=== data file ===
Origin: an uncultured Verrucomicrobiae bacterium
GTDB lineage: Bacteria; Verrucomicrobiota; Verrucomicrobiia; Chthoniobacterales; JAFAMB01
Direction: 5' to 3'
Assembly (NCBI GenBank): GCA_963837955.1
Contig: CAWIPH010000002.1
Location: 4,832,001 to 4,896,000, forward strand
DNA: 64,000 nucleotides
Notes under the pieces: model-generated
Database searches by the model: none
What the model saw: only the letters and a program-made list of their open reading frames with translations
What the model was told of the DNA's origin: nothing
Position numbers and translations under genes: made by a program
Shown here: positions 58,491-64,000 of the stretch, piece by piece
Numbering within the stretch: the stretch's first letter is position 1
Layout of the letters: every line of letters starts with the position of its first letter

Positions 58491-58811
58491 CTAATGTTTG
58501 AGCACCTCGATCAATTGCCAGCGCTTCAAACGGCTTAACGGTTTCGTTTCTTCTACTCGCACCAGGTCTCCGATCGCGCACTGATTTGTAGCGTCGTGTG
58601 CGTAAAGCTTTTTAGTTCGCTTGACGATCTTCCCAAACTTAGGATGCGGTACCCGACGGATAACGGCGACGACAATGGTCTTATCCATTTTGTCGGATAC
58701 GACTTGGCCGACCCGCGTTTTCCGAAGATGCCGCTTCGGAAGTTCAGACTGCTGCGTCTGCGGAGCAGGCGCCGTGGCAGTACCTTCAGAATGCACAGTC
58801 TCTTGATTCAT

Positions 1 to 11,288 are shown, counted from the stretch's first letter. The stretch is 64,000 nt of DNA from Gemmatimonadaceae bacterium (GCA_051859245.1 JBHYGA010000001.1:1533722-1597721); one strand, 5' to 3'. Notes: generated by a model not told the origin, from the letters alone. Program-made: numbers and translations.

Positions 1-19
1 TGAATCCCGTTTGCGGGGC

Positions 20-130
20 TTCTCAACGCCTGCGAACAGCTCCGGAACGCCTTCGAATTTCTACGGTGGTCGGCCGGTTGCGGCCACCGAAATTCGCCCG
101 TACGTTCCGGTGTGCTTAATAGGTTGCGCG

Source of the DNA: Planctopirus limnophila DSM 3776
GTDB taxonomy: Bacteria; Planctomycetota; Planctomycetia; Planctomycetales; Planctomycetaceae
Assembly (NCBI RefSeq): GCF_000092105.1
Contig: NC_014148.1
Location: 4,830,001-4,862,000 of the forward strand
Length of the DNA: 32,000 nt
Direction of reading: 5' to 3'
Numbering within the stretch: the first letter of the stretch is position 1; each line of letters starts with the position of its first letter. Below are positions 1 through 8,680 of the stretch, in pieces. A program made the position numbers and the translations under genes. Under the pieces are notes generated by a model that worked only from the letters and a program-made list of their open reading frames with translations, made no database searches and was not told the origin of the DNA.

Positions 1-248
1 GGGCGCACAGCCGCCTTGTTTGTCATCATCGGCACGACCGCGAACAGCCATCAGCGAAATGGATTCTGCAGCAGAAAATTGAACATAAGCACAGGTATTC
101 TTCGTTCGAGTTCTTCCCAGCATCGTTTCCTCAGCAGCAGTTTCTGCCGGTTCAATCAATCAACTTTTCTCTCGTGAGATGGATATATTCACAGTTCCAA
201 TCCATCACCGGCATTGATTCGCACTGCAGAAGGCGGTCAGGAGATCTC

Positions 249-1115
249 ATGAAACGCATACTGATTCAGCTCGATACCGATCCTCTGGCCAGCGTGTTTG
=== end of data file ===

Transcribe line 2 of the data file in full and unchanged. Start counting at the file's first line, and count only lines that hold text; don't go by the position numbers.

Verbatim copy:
GTDB lineage: Bacteria; Verrucomicrobiota; Verrucomicrobiia; Chthoniobacterales; JAFAMB01